The global spread of (highly pathogenic) H5N1 in birds is considered a significant pandemic threat.
While prior H5N1 strains have been known, they were significantly different from the current H5N1 strain on a genetic level, making the global spread of this new strain unprecedented. The current H5N1 strain is a fast-mutating, highly pathogenicavian influenza virus (HPAI) found in multiple bird species. It is both epizootic (an epidemic in non-humans) and panzootic (a disease affecting animals of many species especially over a wide area). Unless otherwise indicated, "H5N1" in this article refers to the recent highly pathogenic strain of H5N1.
In January 2005 an outbreak of avian influenza affected thirty three out of sixty four cities and provinces in Vietnam, leading to the forced killing of nearly 1.2 million poultry. Up to 140 million birds are believed to have died or been killed because of the outbreak. In April 2005 there begins an unprecedented die-off of over 6,000 migratory birds at Qinghai Lake in central China over three months. This strain of H5N1 is the same strain as is spread west by migratory birds over at least the next ten months. In August 2005 H5N1 spread to Kazakhstan, Mongolia and Russia. On September 29 2005, David Nabarro, the newly appointed Senior United Nations System Coordinator for Avian and Human Influenza, warned the world that an outbreak of avian influenza could kill 5 to 150 million people. David Nabarro later stated that as the virus had spread to migratory birds, an outbreak could start in Africa or the Middle East. Later in 2005 H5N1 spread to Turkey, Romania, Croatia and Kuwait.
Cumulate Human Cases of and Deaths from H5N1
As of April 11 2007
"[T]he incidence of human cases peaked, in each of the three years in which cases have occurred, during the period roughly corresponding to winter and spring in the northern hemisphere. If this pattern continues, an upsurge in cases could be anticipated starting in late 2006 or early 2007." Avian influenza – epidemiology of human H5N1 cases reported to WHO
The regression curve for deaths is y = a + ek x, and is shown extended through the end of April, 2007.
An outbreak of avian influenza affected thirty three out of sixty four cities and provinces in Vietnam, leading to the forced killing of nearly 1.2 million poultry. Up to 140 million birds are believed to have died or been killed because of the outbreak.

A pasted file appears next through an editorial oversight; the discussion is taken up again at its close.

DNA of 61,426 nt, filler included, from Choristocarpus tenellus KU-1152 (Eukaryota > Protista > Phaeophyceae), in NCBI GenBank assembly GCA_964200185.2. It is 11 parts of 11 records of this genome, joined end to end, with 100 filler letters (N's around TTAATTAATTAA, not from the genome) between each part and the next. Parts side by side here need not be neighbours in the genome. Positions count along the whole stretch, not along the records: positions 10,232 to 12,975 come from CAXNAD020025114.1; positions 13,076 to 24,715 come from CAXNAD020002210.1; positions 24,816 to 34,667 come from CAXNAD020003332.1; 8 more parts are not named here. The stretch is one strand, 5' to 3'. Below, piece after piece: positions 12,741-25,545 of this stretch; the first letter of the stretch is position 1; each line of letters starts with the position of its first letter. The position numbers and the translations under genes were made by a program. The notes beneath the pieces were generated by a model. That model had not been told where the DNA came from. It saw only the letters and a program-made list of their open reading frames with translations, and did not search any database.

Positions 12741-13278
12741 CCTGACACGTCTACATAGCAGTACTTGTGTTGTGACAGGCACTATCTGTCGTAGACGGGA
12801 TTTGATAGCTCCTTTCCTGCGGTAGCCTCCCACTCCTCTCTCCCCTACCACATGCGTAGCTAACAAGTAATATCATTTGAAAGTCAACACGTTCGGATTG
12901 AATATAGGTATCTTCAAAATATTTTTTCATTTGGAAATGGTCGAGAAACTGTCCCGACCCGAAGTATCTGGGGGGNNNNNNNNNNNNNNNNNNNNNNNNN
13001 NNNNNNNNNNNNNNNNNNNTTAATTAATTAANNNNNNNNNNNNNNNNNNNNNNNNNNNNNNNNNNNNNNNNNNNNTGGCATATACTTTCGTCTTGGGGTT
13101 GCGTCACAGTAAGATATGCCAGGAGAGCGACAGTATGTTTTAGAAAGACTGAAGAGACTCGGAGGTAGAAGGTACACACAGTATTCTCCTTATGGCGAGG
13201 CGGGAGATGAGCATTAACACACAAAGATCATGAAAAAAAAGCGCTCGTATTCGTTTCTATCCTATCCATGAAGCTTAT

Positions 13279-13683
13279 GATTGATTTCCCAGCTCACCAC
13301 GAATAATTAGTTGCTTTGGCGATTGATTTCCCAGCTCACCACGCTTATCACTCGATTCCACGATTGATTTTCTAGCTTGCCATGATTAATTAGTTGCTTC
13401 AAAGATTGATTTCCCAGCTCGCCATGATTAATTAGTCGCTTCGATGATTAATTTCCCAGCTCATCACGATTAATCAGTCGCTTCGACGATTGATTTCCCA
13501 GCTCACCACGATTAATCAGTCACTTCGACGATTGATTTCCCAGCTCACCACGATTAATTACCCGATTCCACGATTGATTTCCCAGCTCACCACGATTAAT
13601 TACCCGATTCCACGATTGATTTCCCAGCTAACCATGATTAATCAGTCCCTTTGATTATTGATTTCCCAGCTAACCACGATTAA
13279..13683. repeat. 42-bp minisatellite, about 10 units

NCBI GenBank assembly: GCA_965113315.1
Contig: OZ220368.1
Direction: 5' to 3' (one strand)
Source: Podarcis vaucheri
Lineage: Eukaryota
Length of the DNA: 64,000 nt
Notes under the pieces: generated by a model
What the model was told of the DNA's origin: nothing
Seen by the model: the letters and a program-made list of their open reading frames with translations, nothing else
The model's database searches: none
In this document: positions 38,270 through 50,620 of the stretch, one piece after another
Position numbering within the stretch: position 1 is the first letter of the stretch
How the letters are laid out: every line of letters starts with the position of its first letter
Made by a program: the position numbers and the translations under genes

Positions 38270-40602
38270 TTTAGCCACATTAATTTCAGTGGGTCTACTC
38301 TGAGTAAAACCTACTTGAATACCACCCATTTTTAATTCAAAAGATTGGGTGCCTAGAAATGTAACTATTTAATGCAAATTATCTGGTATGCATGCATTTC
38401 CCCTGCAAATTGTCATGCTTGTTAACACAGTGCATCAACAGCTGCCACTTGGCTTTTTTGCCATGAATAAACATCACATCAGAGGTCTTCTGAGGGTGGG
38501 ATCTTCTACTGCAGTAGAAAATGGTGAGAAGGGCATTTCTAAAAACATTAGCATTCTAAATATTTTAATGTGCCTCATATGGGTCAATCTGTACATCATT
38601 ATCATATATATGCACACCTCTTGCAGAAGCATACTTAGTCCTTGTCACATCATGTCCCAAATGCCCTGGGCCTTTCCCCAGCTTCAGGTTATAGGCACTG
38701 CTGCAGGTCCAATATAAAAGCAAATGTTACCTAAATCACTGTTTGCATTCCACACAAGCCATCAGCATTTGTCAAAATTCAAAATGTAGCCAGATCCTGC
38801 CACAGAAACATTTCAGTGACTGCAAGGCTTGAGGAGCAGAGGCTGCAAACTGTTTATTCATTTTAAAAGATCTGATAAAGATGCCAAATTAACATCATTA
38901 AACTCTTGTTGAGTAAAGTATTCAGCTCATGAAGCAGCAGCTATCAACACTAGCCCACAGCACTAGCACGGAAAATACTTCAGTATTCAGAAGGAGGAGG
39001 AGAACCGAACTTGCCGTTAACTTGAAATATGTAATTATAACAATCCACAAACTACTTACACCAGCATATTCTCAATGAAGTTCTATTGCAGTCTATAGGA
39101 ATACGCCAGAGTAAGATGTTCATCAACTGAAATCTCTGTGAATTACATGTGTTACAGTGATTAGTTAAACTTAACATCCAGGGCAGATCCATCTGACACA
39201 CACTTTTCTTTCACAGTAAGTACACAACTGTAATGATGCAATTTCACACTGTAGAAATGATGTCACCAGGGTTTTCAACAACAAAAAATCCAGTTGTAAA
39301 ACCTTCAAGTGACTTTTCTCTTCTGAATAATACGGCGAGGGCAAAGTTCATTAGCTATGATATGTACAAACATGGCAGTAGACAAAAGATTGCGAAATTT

"Surveillance stepped up in province where Cambodia's first human avian influenza case was detected". 
Vietnam and Thailand have seen several isolated cases where human-to-human transmission of the virus has been suspected in care-givers of H5N1 patients, including a mother of a girl who died from H5N1 and two nurses.
"The Ministry of Health in Vietnam has provided WHO with official confirmation of an additional eight human cases of H5N1 avian influenza. Two of the cases were recently detected, between 2 and 8 April, in Hung Yen and Ha Tay Provinces, respectively. Both patients are alive. The other six cases are thought to have been detected prior to 2 April. WHO is seeking further details from the authorities on this six cases." 
There is an unprecedented die-off of over 6,000 migratory birds at Qinghai Lake in central China during April, May and June. This strain of H5N1 is the same strain as is spread west by migratory birds over at least the next ten months. "The RNA sequence of the Qinghai virus reveals that three of its eight genes are almost identical to those of a virus isolated from a chicken in Shantou in 2003. The other five genes resemble those of viruses found in southern China earlier in 2005, which belong to the "Z genotype" virus circulating across east Asia." 
"Since January 2004, when human cases of H5N1 avian influenza were first reported in the current outbreak, 97 cases and 53 deaths have been reported in Vietnam, Thailand and Cambodia. Vietnam, with 76 cases and 37 deaths, has been the most severely affected country, followed by Thailand, with 17 cases and 12 deaths, and Cambodia, with 4 cases and 4 deaths."